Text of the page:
The Federal Reserve Bank of Cleveland currently has eight Business Advisory Councils, one in each of the following metro areas within the Fourth District: Cincinnati, Cleveland, Columbus, Dayton, Erie, Lexington, Pittsburgh, and Wheeling. The councils meet with senior bank officials throughout the year at locations in their respective regions of the District.
Council members are recruited annually from firms that represent a cross-section of regional businesses and from labor, community development, and consumer organizations to ensure that data collected on the regional economy represent the views of an array of stakeholders. We strive to have at least three members of each council who are representatives from consumer, community development, or labor organizations.
Members are identified through Bank and community-sponsored events, referrals from current council members and directors, civically engaged Bank employees, and regional outreach. Council members are selected to serve a two-year term and may serve more than one term.
Download a complete PDF of the Business Advisory Councils
Responsibilities and Qualifications of Business Advisory Council Members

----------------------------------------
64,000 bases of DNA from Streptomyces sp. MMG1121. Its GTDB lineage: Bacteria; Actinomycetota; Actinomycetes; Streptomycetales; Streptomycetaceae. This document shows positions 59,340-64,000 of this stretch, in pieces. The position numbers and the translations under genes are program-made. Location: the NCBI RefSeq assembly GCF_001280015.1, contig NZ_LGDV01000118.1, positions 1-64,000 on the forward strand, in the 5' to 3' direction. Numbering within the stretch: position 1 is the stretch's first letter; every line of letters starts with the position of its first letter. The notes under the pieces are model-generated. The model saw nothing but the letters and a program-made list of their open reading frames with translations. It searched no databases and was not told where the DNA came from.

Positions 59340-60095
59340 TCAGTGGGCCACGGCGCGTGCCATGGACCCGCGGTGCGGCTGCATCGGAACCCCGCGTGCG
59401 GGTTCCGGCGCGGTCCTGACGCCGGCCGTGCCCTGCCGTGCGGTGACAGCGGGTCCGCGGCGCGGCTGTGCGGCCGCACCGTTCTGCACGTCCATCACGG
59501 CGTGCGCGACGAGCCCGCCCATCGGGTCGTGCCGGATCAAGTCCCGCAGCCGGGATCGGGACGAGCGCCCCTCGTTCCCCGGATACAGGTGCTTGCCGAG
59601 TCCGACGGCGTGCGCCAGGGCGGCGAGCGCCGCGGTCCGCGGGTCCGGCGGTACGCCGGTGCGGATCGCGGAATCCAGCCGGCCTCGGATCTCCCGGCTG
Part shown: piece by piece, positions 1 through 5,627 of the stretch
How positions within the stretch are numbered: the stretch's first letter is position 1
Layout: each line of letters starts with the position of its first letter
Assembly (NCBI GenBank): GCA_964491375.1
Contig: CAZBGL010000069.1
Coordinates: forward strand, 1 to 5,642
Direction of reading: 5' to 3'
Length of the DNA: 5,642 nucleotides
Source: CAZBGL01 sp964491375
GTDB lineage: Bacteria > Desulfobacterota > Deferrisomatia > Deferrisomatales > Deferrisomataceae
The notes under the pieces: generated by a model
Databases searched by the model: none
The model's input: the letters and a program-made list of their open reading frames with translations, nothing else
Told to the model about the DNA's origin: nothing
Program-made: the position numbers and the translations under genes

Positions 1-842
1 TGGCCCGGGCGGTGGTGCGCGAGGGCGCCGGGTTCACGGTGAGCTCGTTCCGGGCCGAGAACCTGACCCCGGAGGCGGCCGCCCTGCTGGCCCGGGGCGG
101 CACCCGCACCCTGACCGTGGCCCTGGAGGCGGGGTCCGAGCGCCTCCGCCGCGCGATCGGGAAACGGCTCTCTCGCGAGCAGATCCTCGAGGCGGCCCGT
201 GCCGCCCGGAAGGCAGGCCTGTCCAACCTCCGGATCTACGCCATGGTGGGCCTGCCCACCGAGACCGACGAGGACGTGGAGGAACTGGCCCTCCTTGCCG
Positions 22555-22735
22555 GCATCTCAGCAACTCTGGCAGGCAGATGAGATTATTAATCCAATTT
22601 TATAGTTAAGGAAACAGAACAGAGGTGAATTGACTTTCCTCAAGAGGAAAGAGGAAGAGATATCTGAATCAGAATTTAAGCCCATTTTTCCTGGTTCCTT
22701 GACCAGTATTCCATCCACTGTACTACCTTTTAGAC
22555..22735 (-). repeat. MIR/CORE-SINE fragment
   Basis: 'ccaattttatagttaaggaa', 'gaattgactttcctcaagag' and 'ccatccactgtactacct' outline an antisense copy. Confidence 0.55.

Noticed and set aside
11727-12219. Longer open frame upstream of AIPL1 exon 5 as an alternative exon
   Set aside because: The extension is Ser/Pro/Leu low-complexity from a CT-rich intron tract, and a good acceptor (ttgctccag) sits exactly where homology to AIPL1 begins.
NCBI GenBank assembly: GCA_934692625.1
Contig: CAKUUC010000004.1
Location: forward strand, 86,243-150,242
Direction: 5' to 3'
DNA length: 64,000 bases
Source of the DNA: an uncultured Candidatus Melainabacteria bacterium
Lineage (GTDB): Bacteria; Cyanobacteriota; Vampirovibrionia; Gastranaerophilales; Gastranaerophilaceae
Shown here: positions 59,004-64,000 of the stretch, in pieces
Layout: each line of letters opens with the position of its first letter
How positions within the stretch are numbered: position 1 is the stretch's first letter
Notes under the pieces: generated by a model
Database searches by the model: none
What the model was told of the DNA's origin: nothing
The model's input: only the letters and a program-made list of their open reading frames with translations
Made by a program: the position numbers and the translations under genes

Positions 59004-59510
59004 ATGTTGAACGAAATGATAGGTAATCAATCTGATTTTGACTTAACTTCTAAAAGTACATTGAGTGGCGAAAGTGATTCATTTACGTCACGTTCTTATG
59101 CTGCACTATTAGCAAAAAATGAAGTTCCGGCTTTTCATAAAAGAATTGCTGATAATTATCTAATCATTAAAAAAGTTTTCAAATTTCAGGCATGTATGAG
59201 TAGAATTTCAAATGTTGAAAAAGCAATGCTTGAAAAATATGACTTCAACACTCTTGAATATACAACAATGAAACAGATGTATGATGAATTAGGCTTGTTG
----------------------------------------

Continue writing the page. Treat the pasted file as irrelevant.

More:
The Federal Reserve Bank of Cleveland’s Business Advisory Councils (BACs) comprise thought leaders from diverse industries and community development, consumer, and labor organizations throughout the Fourth Federal Reserve District. Members provide data on current economic conditions from the perspective of their organizations, industries, and regions. Information provided by council members helps Federal Reserve officials keep their fingers on the pulse of the Fourth District’s economic environment and understand public perceptions of the Federal Reserve and its actions.
Council members are individuals who contribute to discussions on the business and economic conditions in their regions. Each participant is senior in his or her organization and conversant about his or her firm and the broader industry or environment in which the firm operates. All members are active and engaged in their communities, and they understand and are able to articulate how economic conditions affect their regions and communities. Members are selected without discrimination on the basis of race, creed, color, sex, or national origin.